Certain days held immense significance for pagans and one of these was the winter solstice. It symbolized a time when, at last, days would start to lengthen and the promise of warmer times and good food supplies ahead was in the air. The summer equinox - the time when day and night are equal also held significance because it was the time when the crossing of the two worlds of light and dark could occur.

The longest day was a time of special celebration because it symbolized the epitome of summer, a promise of harvest for those who worshiped and gave gifts and it also held great religious symbolism for pagans. The day was used to its full advantage with a dawn rising, sunrise observed and rituals performed well into the evening.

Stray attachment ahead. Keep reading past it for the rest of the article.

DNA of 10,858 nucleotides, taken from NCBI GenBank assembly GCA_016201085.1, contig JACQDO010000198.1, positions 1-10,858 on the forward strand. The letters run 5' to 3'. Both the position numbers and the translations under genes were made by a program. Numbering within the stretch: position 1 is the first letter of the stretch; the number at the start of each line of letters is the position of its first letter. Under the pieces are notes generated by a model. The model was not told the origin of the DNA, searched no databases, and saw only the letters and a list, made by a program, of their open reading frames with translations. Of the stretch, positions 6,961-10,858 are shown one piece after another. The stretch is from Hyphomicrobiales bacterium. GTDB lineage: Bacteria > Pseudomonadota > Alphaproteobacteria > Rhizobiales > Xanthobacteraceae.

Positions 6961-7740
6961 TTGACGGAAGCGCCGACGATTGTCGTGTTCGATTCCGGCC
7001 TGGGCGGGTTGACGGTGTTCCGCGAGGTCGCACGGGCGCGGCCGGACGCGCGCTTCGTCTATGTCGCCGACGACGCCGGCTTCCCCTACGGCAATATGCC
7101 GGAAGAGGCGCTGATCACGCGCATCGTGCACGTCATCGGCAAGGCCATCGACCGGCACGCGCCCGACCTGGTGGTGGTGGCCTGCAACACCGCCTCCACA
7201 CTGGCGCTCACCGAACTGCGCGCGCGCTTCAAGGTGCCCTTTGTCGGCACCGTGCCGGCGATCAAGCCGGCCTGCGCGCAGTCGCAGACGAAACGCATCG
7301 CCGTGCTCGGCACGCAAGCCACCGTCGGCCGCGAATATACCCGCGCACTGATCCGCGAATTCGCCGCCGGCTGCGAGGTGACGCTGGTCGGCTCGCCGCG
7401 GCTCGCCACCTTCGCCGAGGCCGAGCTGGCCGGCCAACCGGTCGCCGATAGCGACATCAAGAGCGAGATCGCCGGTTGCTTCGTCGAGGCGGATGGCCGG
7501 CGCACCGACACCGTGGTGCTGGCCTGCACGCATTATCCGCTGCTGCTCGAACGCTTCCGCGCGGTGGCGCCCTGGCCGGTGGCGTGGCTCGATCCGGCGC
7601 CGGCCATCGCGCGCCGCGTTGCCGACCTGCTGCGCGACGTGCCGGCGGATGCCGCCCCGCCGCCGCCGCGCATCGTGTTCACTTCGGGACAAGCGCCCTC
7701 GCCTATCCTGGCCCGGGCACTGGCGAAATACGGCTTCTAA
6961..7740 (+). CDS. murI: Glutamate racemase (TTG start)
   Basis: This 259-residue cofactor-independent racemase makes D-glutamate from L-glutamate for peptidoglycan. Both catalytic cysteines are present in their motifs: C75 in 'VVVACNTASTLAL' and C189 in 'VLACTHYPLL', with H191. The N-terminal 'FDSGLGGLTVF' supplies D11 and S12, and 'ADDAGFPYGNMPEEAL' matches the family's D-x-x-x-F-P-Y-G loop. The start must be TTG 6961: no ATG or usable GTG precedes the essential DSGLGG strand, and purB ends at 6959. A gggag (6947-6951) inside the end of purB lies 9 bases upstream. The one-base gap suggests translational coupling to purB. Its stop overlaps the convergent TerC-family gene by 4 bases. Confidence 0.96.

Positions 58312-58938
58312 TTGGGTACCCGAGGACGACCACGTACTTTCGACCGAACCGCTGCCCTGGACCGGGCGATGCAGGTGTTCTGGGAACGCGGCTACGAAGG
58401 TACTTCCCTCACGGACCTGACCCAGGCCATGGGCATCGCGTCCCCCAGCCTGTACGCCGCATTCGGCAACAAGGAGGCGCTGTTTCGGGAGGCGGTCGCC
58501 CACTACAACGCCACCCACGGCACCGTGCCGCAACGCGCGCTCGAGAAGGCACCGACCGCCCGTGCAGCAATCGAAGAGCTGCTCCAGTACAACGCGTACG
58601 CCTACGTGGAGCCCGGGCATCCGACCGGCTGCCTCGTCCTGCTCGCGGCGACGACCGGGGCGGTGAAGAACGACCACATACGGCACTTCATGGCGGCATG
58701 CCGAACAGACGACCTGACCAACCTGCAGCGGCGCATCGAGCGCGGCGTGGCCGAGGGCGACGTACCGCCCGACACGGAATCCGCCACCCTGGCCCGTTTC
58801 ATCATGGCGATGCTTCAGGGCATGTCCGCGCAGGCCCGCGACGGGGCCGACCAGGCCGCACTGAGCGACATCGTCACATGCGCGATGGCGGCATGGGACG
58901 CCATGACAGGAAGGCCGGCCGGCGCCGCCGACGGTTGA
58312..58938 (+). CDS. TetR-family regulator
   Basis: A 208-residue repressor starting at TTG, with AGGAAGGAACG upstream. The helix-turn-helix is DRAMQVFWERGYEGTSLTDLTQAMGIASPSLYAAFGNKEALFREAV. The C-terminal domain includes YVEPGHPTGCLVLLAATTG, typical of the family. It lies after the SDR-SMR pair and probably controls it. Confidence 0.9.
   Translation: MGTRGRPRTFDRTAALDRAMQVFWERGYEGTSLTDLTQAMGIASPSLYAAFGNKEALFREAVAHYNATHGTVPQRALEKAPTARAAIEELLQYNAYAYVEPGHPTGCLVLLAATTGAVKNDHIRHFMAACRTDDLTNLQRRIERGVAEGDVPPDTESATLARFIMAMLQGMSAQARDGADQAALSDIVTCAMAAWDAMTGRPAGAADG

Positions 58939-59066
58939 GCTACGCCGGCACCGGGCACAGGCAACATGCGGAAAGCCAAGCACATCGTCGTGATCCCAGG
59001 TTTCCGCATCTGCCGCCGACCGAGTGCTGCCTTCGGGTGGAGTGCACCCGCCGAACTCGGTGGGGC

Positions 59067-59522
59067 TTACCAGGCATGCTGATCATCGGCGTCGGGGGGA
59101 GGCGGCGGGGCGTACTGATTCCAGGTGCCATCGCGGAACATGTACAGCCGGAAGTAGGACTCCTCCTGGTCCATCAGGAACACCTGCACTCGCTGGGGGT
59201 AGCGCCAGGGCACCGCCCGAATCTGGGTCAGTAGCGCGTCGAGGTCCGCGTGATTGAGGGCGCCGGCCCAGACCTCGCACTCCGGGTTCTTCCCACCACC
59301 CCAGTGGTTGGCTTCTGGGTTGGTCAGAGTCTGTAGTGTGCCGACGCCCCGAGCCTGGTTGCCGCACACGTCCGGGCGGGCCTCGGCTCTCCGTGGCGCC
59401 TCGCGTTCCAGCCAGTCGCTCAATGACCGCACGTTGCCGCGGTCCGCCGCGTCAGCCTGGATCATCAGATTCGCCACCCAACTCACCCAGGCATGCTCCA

The sun herself is a powerful pagan symbol. She is the giver of life, has power to kill or bring forth bounty and provides energy upon which all other things survive. The moon is the suns' companion in the heavens and pagans knew the moon held influence on tides, river surges and other forces. Crops were planted according to the cycles of the moon (and some still practice moon gardening now) because the pull of the moon affects the sap rising in plants.

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